At least 34 people were shot dead and 80 more were injured when police opened fire on striking workers at a platinum mine in Marikana, in the North West province of South Africa last Thursday, August 16.
The mine, operated by the private London-based company Lonmin, is one of the largest sources of platinum in the world, and yet many of the workforce live in shacks built on top of it. On Friday 10th August, 3,000 rock drillers took strike action demanding a wage increase to R12,5000 [1200 euro, or #960] a month.
The strike took place in the context of increasing frustration at poor wages and dangerous working conditions, and also a growing anger at the role of the National Union of Mineworkers [NUM], the established union for mineworkers with close links to the tripartite alliance of the ANC, South African Communist Party [SACP] and Congress of South African Trade Unions [COSATU]. All also have a close relationship with the bosses at Lonmin. Former NUM leader and ANC executive committee member Cyril Ramaphosa is a non-executive director of the company.
Many of the workers who began strike action last Friday sill belong to the NUM, but many have left that union in favour of the more militant Association of Mineworkers and Construction Union [AMCU]. NUM officials denounced the strike, but it nonetheless spread throughout the mine with thousands more joining the action. As the strike grew, there were clashes between strikers and the mine’s private security as well as workers who refused to support the strike.
As the strike continued throughout the week, various spokespeople from the tripartite alliance did their utmost to demonise and criminalise the striking workers, and the independently-minded AMCU especially. On 15th August Lonmin representatives withdrew from planned negotiations and the following day the South African Police Service were sent in to clear the strikers from a hilltop near the mine entrance and ultimately to break the strike.
In the space of a few minutes the police had shot dead more than 30 workers, injured 80 more and arrested another 250. Almost as quickly, official propaganda began to spread that both sides has been engaged in a ‘gun battle’ and that police had only open fire in self-defence - something that will undoubtedly strike a chord with anyone aware of the history of British state violence in Ireland.
In the aftermath of the massacre, the NUM, ANC, SACP and COSATU all accepted the police version of events. SACP spokespeople went a step further and called for the arrest of the leaders of the AMCU. The day after the massacre, Lonmin issued a threat to strikers that if they did not report to work the following Monday they would be fired.
In the face of this ultimatum, the company could only claim that around a quarter of the workforce turned up this past Monday. Indeed, the demand for a pay increase that began at the Lonmin mine a fortnight ago has begun spreading to other mines in the region. Lonmin has backtracked on its threat and negotiations have begun, though the AMCU has claimed that mine management and the NUM are attempting to exclude it from the talks.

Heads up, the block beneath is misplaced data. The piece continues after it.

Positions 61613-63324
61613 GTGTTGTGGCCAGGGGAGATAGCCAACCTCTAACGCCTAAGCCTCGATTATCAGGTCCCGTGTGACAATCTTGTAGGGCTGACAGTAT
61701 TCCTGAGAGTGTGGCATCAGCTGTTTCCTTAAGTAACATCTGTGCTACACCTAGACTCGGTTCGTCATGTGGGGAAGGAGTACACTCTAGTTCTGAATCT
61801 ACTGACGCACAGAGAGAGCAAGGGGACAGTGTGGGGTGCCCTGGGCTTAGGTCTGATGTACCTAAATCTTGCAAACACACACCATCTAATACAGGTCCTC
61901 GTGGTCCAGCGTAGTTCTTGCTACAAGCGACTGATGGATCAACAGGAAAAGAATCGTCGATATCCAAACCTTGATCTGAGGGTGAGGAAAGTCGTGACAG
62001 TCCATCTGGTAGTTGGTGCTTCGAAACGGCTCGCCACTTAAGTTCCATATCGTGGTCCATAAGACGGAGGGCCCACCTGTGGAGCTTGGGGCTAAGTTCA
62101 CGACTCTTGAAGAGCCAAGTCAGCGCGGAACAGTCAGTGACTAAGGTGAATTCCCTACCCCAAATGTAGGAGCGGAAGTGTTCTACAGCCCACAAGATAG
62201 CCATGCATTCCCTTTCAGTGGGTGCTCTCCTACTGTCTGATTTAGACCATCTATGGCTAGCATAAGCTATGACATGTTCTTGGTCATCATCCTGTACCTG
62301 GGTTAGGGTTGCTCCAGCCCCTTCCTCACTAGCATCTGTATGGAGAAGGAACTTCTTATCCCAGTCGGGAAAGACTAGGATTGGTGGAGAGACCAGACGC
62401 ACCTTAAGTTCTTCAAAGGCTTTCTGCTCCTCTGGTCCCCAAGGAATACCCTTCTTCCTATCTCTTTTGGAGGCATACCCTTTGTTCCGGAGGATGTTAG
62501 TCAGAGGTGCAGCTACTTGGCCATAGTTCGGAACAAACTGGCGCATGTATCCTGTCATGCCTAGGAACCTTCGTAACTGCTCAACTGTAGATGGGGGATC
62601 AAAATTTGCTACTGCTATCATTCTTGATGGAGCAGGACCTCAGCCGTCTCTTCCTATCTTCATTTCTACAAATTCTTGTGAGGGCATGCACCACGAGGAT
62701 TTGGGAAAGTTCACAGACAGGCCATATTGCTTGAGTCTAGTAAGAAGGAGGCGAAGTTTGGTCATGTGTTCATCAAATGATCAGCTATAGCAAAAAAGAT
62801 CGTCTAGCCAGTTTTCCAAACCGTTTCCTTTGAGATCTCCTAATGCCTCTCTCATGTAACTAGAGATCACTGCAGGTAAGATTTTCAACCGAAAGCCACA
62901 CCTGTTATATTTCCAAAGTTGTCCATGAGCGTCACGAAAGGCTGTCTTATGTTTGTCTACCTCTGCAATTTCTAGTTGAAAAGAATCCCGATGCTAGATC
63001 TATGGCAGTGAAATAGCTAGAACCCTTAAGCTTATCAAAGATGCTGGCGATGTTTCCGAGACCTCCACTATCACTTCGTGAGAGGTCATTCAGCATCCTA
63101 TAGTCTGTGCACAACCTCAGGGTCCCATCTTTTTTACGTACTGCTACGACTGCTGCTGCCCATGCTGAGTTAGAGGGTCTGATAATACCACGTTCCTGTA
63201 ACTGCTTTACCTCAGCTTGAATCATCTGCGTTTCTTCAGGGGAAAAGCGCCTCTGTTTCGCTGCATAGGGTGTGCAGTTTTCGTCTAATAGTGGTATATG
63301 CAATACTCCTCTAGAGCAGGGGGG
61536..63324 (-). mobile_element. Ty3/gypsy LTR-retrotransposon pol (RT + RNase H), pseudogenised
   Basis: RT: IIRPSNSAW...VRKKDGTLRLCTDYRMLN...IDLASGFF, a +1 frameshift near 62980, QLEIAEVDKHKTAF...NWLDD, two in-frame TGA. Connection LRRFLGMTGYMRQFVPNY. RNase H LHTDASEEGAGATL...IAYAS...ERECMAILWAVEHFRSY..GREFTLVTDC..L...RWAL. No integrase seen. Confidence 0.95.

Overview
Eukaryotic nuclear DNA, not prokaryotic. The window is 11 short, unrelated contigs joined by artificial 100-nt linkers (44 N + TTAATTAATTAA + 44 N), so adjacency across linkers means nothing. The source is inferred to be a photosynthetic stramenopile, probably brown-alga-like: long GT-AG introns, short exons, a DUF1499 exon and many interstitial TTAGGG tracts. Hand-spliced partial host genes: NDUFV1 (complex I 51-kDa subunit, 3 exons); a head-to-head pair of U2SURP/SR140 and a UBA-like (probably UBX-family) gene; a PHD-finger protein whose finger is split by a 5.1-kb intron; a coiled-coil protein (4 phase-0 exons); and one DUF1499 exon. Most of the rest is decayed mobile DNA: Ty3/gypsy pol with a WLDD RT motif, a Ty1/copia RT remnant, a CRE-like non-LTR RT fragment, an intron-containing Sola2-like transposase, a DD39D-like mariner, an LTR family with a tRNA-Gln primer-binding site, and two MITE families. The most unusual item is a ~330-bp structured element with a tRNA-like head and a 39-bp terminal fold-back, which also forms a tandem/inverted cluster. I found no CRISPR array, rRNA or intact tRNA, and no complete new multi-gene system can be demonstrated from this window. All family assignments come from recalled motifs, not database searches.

The events in Marikana, in the run-up to and in the aftermath of the police massacre of striking workers, has once more exposed the deep schism that exists in South Africa between ruling elites and the working class. The richest ten percent of the population take 58 percent of the income, while the poorest ten percent make only 0.5 percent of the income. The bottom half of the population take only 8 percent.
With unemployment standing at 6.8 million, one-third of the labour force, traditionally powerful unions such as the NUM have been bleeding members. That union, which once played a leading role in the struggle against apartheid, is now seen as being closely attached to the capitalist class and to the South African government, a government that has been firmly wedded to a neoliberal economic agenda since it first came to power in 1994.
Many workers have joined upstart unions such as the AMCU that are not as shy about challenging the country’s ruling elites. The workers are turning toward unions they think will fight for jobs and for improved wages and working conditions.
The growing resistance of the working class has taken other forms as well. In the past decade numerous mass social movements of the poor have come to life all over the country. Organisations such as the Abahlali baseMjondolo shack-dwellers’ movement, the Anti-Eviction Campaign and the Landless People’s Movement fight for decent social housing and health services for the poor, and they resist evictions and water and electricity cut-offs.
Protests are a daily occurrence in South Africa, and so is state repression. The events in Marikana are a stark reminder of the likes of the Sharpeville massacre during the darkest days of apartheid. Working class organisations and trade union movements internationally must throw off its blinkers about the tripartite alliance. Whatever about its historical struggle against apartheid, the alliance now unabashedly upholds an economic apartheid under which millions of South Africans struggle to eke out an existence.
The task now is to support these movements of workers and poor who dare to challenge the economic and political status quo. Amandla Ngawethu!